Kenya is on the edge of becoming an emerging economy tech hub and is central to African innovation. This can be seen in the increasingly vibrant startup scene and an interest by early tech adopters to experiment in this market. Recently Kenya made encouraging strides in the mobile space and as a sign that the change is here to stay, ten months after opening its regional office in Nairobi, Google launched an online map for Kenya, signaling an improvement in local content generation and innovation.
To strengthen this community, technical professionals, Internet enthusiasts, bloggers, designers and other clever people are coming together at the Jacaranda Hotel, from 10am-5pm for Barcamp Nairobi ‘08 event.
What is a Barcamp?
“BarCamp is an ad-hoc gathering born from the desire for people to share and learn in an open environment. It is an intense event with discussions, demos and interaction from participants.”
In the spirit of BarCamps worldwide, the event is free and attendees are encouraged to present and participate in the adhoc setting. There are no pre-planned schedule of events, or speakers and the agenda evolves as the day progresses.
You have to be signed up on the Barcamp wiki page but also be sure to check out their Facebook event page.
“It makes their work less tedious and increases productivity up to 50 times,” says Brandis. “One machine will work for an entire village, so when we’re talking about 100 machines, we’re not talking about 100 families — we’re talking about 100 villages.”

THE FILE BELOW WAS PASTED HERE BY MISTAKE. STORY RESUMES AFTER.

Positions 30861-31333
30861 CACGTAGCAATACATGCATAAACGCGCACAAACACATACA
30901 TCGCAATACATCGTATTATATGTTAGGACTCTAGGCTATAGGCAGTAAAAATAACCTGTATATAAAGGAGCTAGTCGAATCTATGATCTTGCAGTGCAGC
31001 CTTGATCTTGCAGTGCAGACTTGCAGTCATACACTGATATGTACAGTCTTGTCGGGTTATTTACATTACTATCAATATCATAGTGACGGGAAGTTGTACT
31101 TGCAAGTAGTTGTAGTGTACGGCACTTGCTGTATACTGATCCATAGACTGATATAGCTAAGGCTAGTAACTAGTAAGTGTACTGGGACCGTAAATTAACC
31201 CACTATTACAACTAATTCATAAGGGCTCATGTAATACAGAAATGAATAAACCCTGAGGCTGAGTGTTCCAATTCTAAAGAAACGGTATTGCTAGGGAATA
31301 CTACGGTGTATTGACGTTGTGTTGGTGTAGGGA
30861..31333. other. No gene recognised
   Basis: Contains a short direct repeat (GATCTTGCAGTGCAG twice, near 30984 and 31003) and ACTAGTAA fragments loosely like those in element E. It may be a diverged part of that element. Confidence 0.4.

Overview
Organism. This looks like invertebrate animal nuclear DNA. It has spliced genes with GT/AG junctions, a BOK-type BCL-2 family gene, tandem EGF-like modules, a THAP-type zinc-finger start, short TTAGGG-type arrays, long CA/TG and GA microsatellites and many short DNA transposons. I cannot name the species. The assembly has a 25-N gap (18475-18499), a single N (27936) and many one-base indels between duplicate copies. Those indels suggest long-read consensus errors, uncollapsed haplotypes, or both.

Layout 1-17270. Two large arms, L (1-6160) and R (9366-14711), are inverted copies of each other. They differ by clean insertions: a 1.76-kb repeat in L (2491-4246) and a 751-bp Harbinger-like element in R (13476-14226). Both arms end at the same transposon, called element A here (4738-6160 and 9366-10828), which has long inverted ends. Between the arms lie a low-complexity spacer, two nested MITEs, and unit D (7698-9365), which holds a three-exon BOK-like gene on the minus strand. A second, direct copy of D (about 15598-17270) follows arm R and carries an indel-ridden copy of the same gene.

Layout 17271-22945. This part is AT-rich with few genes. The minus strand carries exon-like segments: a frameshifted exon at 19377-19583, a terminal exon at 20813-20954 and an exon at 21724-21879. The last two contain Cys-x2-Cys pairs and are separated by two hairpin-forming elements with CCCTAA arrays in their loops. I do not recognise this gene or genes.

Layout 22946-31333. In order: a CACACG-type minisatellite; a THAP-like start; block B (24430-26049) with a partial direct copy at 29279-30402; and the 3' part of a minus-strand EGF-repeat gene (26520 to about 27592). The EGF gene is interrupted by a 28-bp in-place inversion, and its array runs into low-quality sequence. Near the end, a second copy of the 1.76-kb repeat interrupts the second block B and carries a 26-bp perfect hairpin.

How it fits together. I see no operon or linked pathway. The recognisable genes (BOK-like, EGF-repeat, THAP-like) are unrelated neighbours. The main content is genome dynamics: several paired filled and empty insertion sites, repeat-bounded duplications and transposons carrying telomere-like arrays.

– Jock Brandis, Full Belly Project
Jock Brandis is the inventor of the Sustainable Peanut Sheller. Jock was on a trip to Mali to fix a small village’s water treatment system where he witnessed the women’s bleeding hands from shelling peanuts all day. He made a mental note and set out to search for a sustainable peanut sheller that would not only mechanize this process but improve the efficiency of the women. Coffee and peanuts out of the husk are 6 times more valuable than in the husk making a significant difference in the revenues the farmers can earn. Brandis’ simple machine can be build by local craftsmen for $28 of locally available material. Brandis refuses to patent the machine and calls it his gift to the world.
CNN did a great portrait on Jock and is available here @ CNN Heroes: Peanut farmers get a big hand from simple device
Title: ‘Compete to build a Gadget’
Registration Date: Registration opens February 25th; the deadline is March 17th.
Who is it open to: This competition is open to university students across Kenya, Tanzania, Uganda,Rwanda, Burundi, and Ethiopia.
Participating students will have approximately four months to design and build functioning Google Gadgets either solo or in teams of two.
The competition will provide an opportunity for students to apply theoretical knowledge in a practical, hands-on way, and that a number of the resulting Gadgets will feature regionally-useful content.
Further Details at: http://www.google.com/eagadgetcompetition